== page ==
New Rio headmaster pledges to change the rules

Rio’s new head honcho Sam Walsh has promised an “unrelenting focus on pursuing value for shareholders”, including tightening up project protocols and overall capital expenditure.

Running the Rio regime, his ethos is going to be all about discipline, focus and accountability.

Already Rio Tinto has announced an aggressive cost cutting regime after posting its first ever full year loss, announcing earlier this month it had incurred almost $3 billion in losses.

“To do this we need to run the business as owners not managers and my immediate priority is to build more focus, discipline and accountability throughout the organisation.

“Demonstrating this commitment, we will deliver our capital reduction and cost savings targets and improve performance across our business,” Walsh stated.

Adding to this is $14.4 billion in impairments, primarily relating to the company’s aluminium business acquired in 2007 through the purchase of Alcan and Mozambique coal assets bought in 2011.

Walsh was hurriedly appointed chief executive last month following Tom Albanese’s shock exit last month, which has reported to be a result of Rio’s struggling aluminium arm and its overpriced purchase of the Mozambique coal assets.

Walsh said “some poor judgements” have been made in the past but going forward the focus will be on business efficiency.

This will include the establishment of remote operation centres giving the company real-time overviews of its asset performance.

Boosting the company’s accountability is also on Walsh’s agenda.

"We must get the balance right between risk and reward in assessing new investments," Walsh told the Australian.

"We rigorously evaluate these opportunities against all competing uses for cash, including returning it to shareholders.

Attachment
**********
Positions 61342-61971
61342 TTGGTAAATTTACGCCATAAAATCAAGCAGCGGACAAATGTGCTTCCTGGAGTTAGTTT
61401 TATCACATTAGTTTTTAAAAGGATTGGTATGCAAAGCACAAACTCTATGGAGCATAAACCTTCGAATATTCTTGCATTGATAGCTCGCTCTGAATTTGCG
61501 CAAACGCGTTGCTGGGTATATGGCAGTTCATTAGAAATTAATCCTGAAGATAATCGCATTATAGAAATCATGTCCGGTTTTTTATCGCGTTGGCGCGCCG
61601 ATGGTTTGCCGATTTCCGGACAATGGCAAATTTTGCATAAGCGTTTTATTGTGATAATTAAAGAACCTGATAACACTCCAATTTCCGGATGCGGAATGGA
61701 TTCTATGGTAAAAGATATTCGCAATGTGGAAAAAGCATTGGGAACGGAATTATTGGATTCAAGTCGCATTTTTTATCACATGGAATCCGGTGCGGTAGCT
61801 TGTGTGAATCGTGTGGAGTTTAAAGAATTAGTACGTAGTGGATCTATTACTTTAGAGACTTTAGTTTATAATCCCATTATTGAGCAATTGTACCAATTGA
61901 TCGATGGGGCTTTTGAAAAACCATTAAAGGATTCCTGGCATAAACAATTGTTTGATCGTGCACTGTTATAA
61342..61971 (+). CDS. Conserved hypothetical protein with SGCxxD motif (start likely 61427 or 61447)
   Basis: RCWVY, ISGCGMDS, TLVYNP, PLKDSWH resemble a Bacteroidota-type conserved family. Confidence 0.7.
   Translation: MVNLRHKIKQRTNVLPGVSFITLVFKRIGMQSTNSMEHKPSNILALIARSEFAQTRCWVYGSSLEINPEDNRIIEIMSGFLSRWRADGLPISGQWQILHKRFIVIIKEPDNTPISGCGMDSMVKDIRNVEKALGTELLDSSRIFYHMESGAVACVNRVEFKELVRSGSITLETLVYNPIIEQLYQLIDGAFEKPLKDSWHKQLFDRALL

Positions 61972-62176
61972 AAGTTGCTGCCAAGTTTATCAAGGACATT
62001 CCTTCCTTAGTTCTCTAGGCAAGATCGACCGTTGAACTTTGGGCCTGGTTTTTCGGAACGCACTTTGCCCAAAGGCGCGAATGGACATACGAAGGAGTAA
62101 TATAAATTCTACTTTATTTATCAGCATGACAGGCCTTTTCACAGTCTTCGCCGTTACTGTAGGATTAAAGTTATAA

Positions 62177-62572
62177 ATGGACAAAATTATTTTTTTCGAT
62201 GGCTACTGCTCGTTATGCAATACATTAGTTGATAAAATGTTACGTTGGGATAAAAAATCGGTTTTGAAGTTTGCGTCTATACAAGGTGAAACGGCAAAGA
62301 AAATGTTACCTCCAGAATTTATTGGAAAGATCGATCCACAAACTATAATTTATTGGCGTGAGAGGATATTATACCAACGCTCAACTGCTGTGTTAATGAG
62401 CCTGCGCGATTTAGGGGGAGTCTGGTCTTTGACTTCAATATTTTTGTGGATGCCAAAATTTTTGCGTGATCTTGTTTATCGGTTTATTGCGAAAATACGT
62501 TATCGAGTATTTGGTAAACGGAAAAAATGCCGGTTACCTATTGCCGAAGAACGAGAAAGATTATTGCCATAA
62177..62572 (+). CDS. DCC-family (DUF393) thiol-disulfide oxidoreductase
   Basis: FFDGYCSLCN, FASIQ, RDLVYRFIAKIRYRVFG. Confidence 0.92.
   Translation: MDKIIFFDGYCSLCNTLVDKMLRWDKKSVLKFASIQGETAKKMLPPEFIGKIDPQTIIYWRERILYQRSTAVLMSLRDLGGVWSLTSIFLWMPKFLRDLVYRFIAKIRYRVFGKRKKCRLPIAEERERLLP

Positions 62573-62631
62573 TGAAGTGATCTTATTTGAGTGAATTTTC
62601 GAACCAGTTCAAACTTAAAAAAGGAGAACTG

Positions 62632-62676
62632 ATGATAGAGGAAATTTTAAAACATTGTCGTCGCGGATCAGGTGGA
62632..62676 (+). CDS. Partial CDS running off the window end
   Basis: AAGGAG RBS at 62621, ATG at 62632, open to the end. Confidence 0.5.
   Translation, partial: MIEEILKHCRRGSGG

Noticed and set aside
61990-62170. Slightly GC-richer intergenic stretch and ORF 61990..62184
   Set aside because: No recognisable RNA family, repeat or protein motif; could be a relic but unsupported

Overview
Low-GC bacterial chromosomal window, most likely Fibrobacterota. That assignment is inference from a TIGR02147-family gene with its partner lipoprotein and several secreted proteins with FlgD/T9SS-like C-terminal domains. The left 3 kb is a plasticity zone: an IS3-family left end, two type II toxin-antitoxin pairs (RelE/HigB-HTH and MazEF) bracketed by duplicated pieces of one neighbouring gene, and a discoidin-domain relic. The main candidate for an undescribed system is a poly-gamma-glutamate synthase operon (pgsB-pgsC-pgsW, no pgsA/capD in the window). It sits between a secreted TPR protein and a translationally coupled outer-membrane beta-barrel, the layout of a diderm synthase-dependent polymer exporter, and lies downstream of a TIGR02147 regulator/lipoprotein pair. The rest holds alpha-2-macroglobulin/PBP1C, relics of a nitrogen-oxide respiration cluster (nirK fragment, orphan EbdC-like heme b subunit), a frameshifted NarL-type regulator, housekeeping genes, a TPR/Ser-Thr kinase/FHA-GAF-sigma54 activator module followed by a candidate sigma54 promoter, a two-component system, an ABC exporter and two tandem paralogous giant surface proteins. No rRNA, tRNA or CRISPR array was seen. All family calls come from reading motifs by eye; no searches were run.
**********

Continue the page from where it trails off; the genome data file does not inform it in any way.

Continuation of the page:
"Let me assure you I will not be pursuing growth for growth's sake."

The company has flagged they will improve shareholder value by selling weak assets like its aluminium and diamond businesses and more carefully allocate capital.

“It’s all about shareholder value,” he reiterated.

Despite the company’s waning results the decision was made to boost full-year dividends to US94.5c, up 3 per cent from last year.

Perpetual Investments head of equities Matt Williams said Walsh’s comments about pursuing shareholder value “were exactly what the market would be looking for”.

To date Walsh has only made a three-year commitment to Rio and the whispers have already begun regarding his replacement, William’s is backing the company’s copper head Andrew Harding as the next successor.

This aside; Walsh has received outward support from his colleagues.

“I can assure you that Sam has hit the ground running and he has already made a tangible difference to the organisation,” company chairman Jan du Plessis said.

Walsh has set a cost cutting target of $5 billion to be reached by the end of 2014; he also aims to reduce capital expenditure on both approved and sustaining projects to approximately $13 billion in 2013.

He explained that two thirds of the cost cuts would come from the company’s struggling aluminium and energy divisions, with administration, contractors and procurement costs all to be closely examined.

Some services will also be offshored and the exploration budget will be pruned as every effort is made to reduce costs.

Despite this, both Walsh and du Plessis have publically expressed their confidence for Rio’s future.

The miner’s Pilbara iron ore expansion is expected to be operational by the beginning of 2015; while the Mongolian based Oyu Tolgoi copper-gold mine’s first commercial production is scheduled for June 2013.

It was recently reported the resources giant Rio Tinto paid no mining tax in 2012, Walsh defended this saying the company was ''paying our way''.

He added that the Minerals Resource Rent Tax was intended to tax super profits, not normal profits, and the MRRT was ''operating as it was physically designed''.

Walsh stated that Rio was the highest tax payer in Australia in 2011, paying roughly $7 billion.

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